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First Trimester Tips: 10 Practical Ways to Get Through the First 12 Weeks of Pregnancy

First Trimester Tips: 10 Practical Ways to Get Through the First 12 Weeks of Pregnancy

You’re pregnant – congratulations! You are expected to feel all the feels: excitement, apprehension, fear, uncertainty but nevertheless, it’s a lot. The first trimester (or 12 weeks) of pregnancy is widely considered to be one of the hardest points of the whole 9 months both physically (hello, all day sickness and extreme fatigue), and mentally. Here are our top ten first trimester tips to see you through.

First Trimester Tips: 10 Practical Ways to Get Through the First 12 Weeks of Pregnancy
First trimester tips
  1. Abandon the ‘12 week rule’ (if you want to)

If you feel able to share the news of your pregnancy with a trusted friend or relative, doing so can really help to alleviate the mental toll that the first trimester can bring. We’re quite anti the ‘12 week rule’ here; if you want to tell the world, tell them! If you just want to tell a small handful, or nobody at all, do that. With 1 in 4 pregnancies ending in miscarriage, it can be a really emotional and lonely time dealing with that uncertainty on your own. You may be one of the lucky ones who sails through with little to no adverse symptoms but if you’re not, or you unfortunately do suffer a miscarriage, being able to talk about how you feel and what you’re going through can help. You know what they say: a problem shared is a problem halved.

  1. Manage expectations – yours and others

Whether you’ve decided to let people know or it’s just between you and perhaps a partner – make sure your expectations of yourself are manageable. It’s important to listen to  your body now and so no, that might not mean cleaning the bathroom, sticking to your usual workout routine or going to a mates party. Do what you feel up to and rope others in to help where possible!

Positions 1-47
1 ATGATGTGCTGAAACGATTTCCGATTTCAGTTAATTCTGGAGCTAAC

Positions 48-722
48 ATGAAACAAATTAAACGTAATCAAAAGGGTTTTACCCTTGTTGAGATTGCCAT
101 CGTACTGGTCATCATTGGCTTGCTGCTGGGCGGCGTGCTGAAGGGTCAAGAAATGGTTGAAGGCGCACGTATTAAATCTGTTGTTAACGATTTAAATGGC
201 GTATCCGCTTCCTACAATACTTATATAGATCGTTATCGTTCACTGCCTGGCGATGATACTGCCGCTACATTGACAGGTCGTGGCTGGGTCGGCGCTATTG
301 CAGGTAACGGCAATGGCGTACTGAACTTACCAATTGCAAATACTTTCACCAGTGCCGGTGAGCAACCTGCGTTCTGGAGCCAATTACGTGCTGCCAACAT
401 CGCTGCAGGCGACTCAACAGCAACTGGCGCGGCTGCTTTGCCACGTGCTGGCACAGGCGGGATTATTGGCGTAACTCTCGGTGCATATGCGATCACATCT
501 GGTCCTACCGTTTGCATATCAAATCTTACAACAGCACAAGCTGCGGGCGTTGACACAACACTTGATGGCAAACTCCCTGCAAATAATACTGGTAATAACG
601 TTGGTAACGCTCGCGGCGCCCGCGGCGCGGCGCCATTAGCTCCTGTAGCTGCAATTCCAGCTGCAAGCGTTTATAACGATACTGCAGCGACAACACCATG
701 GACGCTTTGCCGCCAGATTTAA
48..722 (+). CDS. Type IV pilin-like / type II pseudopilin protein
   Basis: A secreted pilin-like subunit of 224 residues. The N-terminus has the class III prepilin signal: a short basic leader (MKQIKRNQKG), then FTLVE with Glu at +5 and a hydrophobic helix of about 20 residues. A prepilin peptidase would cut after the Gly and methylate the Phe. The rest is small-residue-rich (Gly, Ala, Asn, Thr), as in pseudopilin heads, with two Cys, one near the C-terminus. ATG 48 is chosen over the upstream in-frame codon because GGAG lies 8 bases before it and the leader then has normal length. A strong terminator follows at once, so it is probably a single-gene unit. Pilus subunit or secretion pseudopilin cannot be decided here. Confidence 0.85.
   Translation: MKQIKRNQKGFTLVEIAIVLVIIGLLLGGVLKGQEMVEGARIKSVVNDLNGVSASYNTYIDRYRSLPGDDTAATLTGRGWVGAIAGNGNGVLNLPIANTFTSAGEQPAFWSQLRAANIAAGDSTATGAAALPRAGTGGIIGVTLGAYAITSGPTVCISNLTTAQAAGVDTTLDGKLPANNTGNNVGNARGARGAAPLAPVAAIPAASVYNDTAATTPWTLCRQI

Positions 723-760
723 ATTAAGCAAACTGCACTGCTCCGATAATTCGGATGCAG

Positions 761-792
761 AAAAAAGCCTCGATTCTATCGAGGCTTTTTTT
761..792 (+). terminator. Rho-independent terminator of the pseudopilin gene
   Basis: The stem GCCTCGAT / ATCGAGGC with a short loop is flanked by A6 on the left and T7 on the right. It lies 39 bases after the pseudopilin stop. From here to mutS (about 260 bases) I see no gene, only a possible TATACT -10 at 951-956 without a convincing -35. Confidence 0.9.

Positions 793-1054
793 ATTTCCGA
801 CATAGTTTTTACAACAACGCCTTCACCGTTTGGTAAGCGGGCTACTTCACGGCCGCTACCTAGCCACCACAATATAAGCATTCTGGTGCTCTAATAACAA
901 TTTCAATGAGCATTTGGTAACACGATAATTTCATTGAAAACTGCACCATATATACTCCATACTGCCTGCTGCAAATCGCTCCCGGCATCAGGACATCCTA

1. Keep nausea-free snacks on hand

Unfortunately there’s no magic cure to make ‘morning sickness’ (hello, all day pregnancy nausea) disappear but you can try avoiding rich or spicy food, eating small regular meals or snacks and drinking peppermint or ginger tea to help.  Like with many things in motherhood, the name of the game is preparation. Making sure there’s something to eat on your bedside table for immediate consumption when you wake up and ensuring that your bag or pocket is always full of tasty snacks to help you graze can keep the nausea at bay. 

If your sickness feels more severe you may be suffering from Hyperemesis Gravidarum. Do see a doctor. 

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  1. Carry around a smell you love

If the sickness wasn’t enough, a heightened sense of smell is yet another thing some women have to contend with during the first trimester. Suddenly you might be able to smell all manor of disgusting whiffs which can in turn trigger feeling sick. Far from ideal! What may trigger you could be completely unpredictable so making sure to carry something you know you love smelling can be a game changer. First trimester tip: having some essential oils or your favourite perfume always on hand to whip out whenever the ick strikes can help trick your brain away from those nasty whiffs to something much more pleasant.

  1. Sleep. Sleep. Sleep.